Monday, February 17, 2014

Thought for the Day, #72

Back in December, I wrote a post called "Keep "Em to Yourself," about how nasty we can gay men can often be toward one another.   

Recently, I read the following, which I think says, more eloquently, the same thing, and points out the result of such nastiness. 

I know many gay people now who honed their caustic wit as a defense mechanism–this particular rapier was the best thing in their own arsenals, so they made sure it was sharp as possible, and sometimes they went in for the kill.  Hell, sometimes they still do.

Don't fall into this trap.  It doesn't make you safe.  It only makes you mean.

When we know better, we have the opportunity to do better.  Or, if we can't count on each other for support, who can we count on?

(From "David Levithan," by David Levithan, in The Letter Q: Queer Writers' Notes to Their Younger Selves, edited by Sarah Moon, p. 26.  David Levithan is the writer of such young adult novels as Boy Meets Boy and, more recently, Two Boys Kissing.) 

My Response to a Letter in "The Vancouver Sun"

Below is my response, submitted today, to a letter that appeared in The Vancouver Sun last week: 

In a recent letter to The Vancouver Sun, Johannes B. Kelder asked the question, “Does anyone really need the right to promote their sexual lifestyle to children?”  I’d like to answer that.       

The term “sexual lifestyle” is inaccurate.  Being gay isn’t just about sex.  It also includes an emotional, spiritual, intellectual, and, yes, physical connection between two human beings, who just happen to be the same gender.  And lifestyle, at least to me, implies one making the conscious choice to be gay, which is no more likely than one making the conscious choice to be straight.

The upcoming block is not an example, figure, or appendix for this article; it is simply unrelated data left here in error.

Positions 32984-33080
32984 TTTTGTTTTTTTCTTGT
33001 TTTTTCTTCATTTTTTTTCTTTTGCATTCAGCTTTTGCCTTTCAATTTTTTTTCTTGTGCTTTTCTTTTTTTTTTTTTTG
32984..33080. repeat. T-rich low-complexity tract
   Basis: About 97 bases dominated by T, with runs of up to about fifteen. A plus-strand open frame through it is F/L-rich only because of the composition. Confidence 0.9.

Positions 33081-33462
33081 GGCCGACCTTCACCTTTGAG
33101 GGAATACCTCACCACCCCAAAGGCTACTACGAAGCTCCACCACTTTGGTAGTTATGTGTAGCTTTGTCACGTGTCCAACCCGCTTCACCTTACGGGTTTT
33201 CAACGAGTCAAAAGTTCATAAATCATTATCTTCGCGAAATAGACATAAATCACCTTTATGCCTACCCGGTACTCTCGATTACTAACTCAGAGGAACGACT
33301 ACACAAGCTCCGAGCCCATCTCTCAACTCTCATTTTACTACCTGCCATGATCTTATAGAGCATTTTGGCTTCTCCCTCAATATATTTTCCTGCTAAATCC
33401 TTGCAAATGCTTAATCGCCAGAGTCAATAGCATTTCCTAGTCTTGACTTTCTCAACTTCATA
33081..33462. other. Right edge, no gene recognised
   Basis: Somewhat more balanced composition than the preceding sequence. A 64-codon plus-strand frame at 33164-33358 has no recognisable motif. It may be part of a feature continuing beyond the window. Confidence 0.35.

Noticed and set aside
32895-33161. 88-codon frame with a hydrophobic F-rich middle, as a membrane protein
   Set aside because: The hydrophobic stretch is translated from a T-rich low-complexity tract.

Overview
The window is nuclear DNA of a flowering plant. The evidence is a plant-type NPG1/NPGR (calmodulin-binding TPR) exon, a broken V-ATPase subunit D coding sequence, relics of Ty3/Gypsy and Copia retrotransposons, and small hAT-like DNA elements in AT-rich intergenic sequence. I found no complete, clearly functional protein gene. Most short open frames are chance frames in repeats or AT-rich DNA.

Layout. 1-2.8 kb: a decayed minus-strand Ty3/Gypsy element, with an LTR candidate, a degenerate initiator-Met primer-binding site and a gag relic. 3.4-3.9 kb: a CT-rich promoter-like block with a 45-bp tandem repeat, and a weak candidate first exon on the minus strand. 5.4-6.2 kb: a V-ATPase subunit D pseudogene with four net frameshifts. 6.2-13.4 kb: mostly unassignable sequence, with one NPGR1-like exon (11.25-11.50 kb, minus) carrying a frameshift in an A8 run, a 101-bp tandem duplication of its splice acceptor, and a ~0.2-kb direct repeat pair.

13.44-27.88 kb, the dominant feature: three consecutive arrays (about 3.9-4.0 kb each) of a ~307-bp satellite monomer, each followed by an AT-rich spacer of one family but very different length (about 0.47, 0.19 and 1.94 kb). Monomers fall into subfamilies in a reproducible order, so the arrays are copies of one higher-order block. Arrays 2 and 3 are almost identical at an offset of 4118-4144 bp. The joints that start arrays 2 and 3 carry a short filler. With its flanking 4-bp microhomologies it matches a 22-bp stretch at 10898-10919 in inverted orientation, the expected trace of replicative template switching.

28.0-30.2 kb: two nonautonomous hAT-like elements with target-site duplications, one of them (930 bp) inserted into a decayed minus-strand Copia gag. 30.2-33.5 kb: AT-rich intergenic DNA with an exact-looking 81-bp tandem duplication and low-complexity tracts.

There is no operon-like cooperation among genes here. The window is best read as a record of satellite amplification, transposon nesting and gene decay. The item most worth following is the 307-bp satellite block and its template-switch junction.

With regard to promoting anything, one person’s propaganda is another person’s information.  Growing up “different” in the 1960s and ‘70s, I needed, above all, age-appropriate information, so I knew I wasn’t the only kid like me.  But our culture wasn’t there yet, which, in my case, resulted in many wasted years of self-loathing.  As the Russian culture apparently isn’t there yet, either.  

Making gay-related information illegal only isolates all those kids who are just like I was.  It doesn’t prevent them from being gay, and it sends the general message that homosexuality is wrong, which, of course, it isn’t.